Taxpayers must report their investments in Qualified Opportunity Funds (QOF) on new IRS Form 8997, Initial and Annual Statement of Qualified Opportunity Fund (QOF) Investments. Individuals who dispose of any QOF investments during the year must also report the gain or loss on Form 8949, Sales and Other Dispositions of Capital Assets; and on Schedule D (Form 1040), Capital Gains and Losses.
Form 8997, Initial and Annual Statement of Qualified Opportunity Fund (QOF) Investments
Any taxpayer who holds a QOF investment during the tax year must file Form 8997, even if they did not dispose of any QOF investments. Thus, individuals, C corporations, S corporations, partnerships, estates and trusts with QOF investments must file Form 8997.
Filling Out Form 8997
Form 8997 has four sections:
- Part I asks for information about QOF investments held at the beginning of the tax year.
- Part II asks for information about capital gains realized during the tax year, but deferred because they were invested in the QOF.
- Part III asks for information about QOF investments disposed of during the tax year.
- Part IV asks for information about QOF investments held at the end of the tax year.
The taxpayer cannot combine QOF investments; each must be reported on a separate line.
Information Required for Form 8997
Each part of Form 8997 requires five pieces of information:
- The QOF’s employer identification number (EIN)
- The date the taxpayer acquired the QOF interest
- A description of the taxpayer’s QOF investment, such as the number of shares in a corporate QOF or the percentage interest in a partnership QOF
- The amount of short-term gain that the taxpayer has deferred by investing it in the QOF (or that’s included in income if the taxpayer disposed of the interest during the year)
- The amount of long-term gain that the taxpayer has deferred by investing in the QOF (or that’s included in income if the taxpayer disposed of the interest during the year)
A taxpayer who disposes of a QOF investment should be able to get most of this information from the Form 1099-B, Proceeds from Broker or Barter Exchanges, that the QOF (or a third party) should provide. Part III for Form 8997 also includes a box for taxpayers to check if they did not receive a Form 1099-B.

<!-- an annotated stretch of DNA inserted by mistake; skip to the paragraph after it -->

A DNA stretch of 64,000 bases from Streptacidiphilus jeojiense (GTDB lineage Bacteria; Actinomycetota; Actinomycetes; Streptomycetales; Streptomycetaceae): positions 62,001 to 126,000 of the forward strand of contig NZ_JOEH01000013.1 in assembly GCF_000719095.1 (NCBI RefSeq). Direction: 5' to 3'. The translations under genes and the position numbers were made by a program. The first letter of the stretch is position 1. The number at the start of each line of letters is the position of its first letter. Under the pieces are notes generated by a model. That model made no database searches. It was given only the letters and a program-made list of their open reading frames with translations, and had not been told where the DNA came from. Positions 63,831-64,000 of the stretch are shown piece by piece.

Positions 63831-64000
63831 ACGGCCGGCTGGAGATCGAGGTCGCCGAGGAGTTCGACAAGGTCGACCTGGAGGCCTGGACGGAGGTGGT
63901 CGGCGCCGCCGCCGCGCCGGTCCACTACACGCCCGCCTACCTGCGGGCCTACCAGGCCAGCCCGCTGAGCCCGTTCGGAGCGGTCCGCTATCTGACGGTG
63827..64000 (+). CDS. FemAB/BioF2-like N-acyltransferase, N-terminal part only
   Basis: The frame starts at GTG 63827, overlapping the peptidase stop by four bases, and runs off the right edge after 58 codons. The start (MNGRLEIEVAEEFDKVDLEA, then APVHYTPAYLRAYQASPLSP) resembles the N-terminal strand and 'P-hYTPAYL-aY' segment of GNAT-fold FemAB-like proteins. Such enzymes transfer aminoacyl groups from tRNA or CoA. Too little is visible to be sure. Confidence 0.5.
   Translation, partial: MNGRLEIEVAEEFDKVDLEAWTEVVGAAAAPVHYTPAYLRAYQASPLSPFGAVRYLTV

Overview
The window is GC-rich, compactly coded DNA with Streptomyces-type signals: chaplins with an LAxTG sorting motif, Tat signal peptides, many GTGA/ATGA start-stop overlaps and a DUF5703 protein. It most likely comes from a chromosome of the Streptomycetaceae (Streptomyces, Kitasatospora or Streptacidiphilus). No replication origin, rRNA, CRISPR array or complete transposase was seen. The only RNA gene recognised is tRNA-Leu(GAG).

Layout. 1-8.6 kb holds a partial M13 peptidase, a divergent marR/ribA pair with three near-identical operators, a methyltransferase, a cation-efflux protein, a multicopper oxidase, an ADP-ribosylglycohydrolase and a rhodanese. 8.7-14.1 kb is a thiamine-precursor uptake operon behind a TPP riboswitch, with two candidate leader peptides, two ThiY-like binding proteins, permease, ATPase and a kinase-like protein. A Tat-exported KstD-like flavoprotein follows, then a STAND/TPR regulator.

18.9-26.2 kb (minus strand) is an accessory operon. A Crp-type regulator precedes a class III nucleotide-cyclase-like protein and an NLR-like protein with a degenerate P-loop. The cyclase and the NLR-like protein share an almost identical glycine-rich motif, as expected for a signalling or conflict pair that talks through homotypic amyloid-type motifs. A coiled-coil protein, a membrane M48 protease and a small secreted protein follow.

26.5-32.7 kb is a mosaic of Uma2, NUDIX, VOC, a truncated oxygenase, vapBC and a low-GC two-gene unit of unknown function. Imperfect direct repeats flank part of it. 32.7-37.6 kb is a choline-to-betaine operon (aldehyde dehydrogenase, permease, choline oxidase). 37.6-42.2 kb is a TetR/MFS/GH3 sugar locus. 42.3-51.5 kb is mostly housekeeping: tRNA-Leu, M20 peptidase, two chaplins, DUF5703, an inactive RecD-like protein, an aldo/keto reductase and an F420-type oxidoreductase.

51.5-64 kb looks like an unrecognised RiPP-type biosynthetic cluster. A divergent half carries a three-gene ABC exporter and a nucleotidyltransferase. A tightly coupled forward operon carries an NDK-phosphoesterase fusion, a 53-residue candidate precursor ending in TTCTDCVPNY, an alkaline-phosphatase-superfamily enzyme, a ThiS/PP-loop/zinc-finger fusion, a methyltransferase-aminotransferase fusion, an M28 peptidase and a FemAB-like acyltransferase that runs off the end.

QOF Reporting on Form 8949 and Schedule D
All taxpayers use Form 8949 to report:
- their initial decision to defer capital gain by investing it in a QOF, and
- any disposition of an interest in a QOF.
Thus, taxpayers must file Form 8949 for the first year and the last year of a QOF investment. However, they do not have to file Form 8949 for years in which they merely hold a QOF investment.
Form 8949 reporting may be simplified for some particular gains and losses, but these streamlined rules don’t apply to QOF reporting. Thus, taxpayers cannot:
- skip Form 8949 and report QOF deferrals and dispositions directly on Schedule D,
- aggregate QOF deferrals and dispositions, or
- report summary totals from QOF deferrals or dispositions.
Instead, taxpayers must provide detailed information about each QOF deferral and each QOF disposition.
However, QOF deferrals from different transactions may be combined on a single line if the gains are of the same character (that is, short-term or long-term) and the taxpayer invests them in the same QOF on the same date.
Reporting QOF Investments on Schedule D
After Form 8997 and Form 8949, Schedule D reporting for QOF dispositions is a breeze. Taxpayers need only check a box on Schedule D if they disposed of a QOF investment. Of course, they also need to attach Forms 8997 and 8949, and carry relevant amounts from them over to Schedule D. Taxpayers also must use Schedule D to report any capital gain that they are deferring when they make a QOF investment.
Deferring Capital Gain with QOF Investments
QOF investments offer taxpayers immediate tax savings—but more importantly they also offer potentially extraordinary savings to long-term investors.
QOFs are corporations or partnerships that are organized to invest in qualified opportunity zones (QOZ). The IRS has designated 8,764 low-income tracts as QOZs.
Taxpayers may defer capital gains by rolling them over into a QOF within 180 days. The taxpayer generally must recognize the gain when the QOF investment is sold or exchanged or, if earlier, on December 31, 2026. However, some of the gain is not taxed at all if the taxpayer holds the investment for at least five years.
Longer-term investors may realize an even bigger bonanza. A taxpayer who holds a QOF investment for at least 10 years may elect to avoid federal income tax on the appreciation in the investment that is attributable to the deferred gain. The taxpayer’s basis in the appreciation is also stepped up to fair market value when the investment is sold or exchanged.
This combination of immediate deferral of gains, plus potentially tax-free long-term gains, is why many taxpayers think QOF investments are worth the paperwork.
By Kelley Wolf, JD, LLM